Trivial Pursuit?<br>Collecting Vice-President William R. King

- by Michael Stillman

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His mission completed, King returned to the states and tried to regain his old seat in the senate. In a three-way contest, King was unsuccessful, the only loss of his electoral career. However, it was only a few months later that Alabama’s other senate seat became vacant and King was appointed to complete the term. He ran for a full term later in 1848 and was again victorious. And, once again, King’s name would be raised as a possible vice-presidential nominee, finishing third in the balloting at the Democratic convention of 1848.

The senate to which King returned was a more rancorous body than the one he left. The Mexican War resulted in new territories, which in turn reignited the slavery-antislavery issue. Ultimately, there was no resolution short of war, but as the first half of the nineteenth century drew to a close, Congress was still trying. With California now petitioning to join the Union as a free state, and the South vehemently opposed, the new term would see the Compromise of 1850. While this too would be primarily the work of the Great Compromiser, Henry Clay, King, as a southern moderate, would also play a role in its adoption. While the Compromise of 1850 was a bundle of laws, its most notable features were that it allowed California to enter the nation as a free state while, in exchange for southern support, it strengthened the fugitive slave laws. This delayed a split for the moment, but the fugitive slave provisions requiring free states to enforce slaveholders’ rights within their boundaries exacerbated the divisions between north and south. This was a compromise that sowed division, not harmony.

It is a mark of how his colleagues respected King that in the midst of these divisive times, when the death of President Zachary Taylor elevated Millard Fillmore from the vice-presidency and its responsibility for presiding over the senate, William King was again elected President Pro Tem. And, in a break with tradition, only King was nominated for the post and was elected unanimously. In a time when there were few things senators from different parties, factions, and regions could agree upon, the choice of King as their leader was a rare exception.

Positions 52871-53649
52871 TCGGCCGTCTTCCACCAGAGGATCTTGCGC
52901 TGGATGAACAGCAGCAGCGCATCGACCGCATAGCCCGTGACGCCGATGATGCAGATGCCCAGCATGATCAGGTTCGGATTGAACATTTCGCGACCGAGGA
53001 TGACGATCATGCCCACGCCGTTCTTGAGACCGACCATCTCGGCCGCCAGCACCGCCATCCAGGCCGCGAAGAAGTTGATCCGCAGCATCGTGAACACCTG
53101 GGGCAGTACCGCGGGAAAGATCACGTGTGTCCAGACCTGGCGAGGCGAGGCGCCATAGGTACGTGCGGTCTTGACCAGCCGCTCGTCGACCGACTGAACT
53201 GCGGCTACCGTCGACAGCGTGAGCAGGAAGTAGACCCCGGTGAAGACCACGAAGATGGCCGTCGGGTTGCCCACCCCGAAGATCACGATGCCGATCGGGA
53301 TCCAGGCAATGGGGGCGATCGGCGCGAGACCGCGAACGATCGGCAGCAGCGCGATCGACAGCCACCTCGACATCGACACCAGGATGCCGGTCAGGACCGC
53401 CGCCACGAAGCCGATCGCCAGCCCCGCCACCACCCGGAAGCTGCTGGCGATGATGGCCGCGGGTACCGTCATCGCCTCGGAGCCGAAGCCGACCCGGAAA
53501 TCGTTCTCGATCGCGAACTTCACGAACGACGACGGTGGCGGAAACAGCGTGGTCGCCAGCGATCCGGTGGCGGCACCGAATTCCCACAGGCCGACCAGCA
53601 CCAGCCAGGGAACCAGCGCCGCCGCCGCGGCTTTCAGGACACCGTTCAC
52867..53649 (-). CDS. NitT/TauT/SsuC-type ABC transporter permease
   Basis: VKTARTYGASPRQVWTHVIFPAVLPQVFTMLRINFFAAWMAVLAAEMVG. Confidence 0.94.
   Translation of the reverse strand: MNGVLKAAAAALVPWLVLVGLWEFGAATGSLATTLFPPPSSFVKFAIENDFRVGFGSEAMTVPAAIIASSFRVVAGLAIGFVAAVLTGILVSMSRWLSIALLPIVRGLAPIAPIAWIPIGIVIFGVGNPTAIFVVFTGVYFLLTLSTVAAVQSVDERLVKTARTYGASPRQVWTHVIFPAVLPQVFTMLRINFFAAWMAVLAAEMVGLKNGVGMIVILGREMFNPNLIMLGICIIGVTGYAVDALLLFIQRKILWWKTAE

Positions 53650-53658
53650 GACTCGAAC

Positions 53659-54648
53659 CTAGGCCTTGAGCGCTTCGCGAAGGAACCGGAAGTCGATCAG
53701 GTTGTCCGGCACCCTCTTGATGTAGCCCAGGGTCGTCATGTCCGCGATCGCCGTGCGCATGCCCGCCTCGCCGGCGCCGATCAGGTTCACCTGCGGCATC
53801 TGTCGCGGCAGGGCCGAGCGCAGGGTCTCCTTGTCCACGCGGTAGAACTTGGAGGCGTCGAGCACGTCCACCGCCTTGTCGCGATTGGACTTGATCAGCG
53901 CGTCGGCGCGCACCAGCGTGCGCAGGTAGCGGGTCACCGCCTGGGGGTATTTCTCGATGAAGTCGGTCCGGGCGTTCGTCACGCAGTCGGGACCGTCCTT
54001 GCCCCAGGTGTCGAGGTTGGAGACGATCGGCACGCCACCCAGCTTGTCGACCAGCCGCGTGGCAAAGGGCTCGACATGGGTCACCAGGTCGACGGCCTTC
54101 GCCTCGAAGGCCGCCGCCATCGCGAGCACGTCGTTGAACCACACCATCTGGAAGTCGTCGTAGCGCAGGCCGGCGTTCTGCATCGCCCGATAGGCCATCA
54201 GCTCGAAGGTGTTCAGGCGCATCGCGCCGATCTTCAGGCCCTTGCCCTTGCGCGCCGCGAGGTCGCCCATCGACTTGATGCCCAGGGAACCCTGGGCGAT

King’s role in effecting his nation’s history was now coming to an end, although he was still to reach his highest office. The great leaders of the senate from the first half of the century would quickly disappear. Calhoun died in 1850, Clay and Daniel Webster in 1852. It would also be 1852 in which King would achieve his highest office, but also contract the disease which would end his life.

1852 would bring a restoration of King’s Democratic party to the presidency, as the Whigs disintegrated from internal conflicts. With New Hampshire’s Franklin Pierce to be the presidential nominee, the party wanted a southerner to balance the ticket. King, the popular Alabama moderate, was the ideal choice. Finally, his ambitions for a vice-presidential nomination were realized, and Pierce and King cruised to an easy victory in the election of 1852.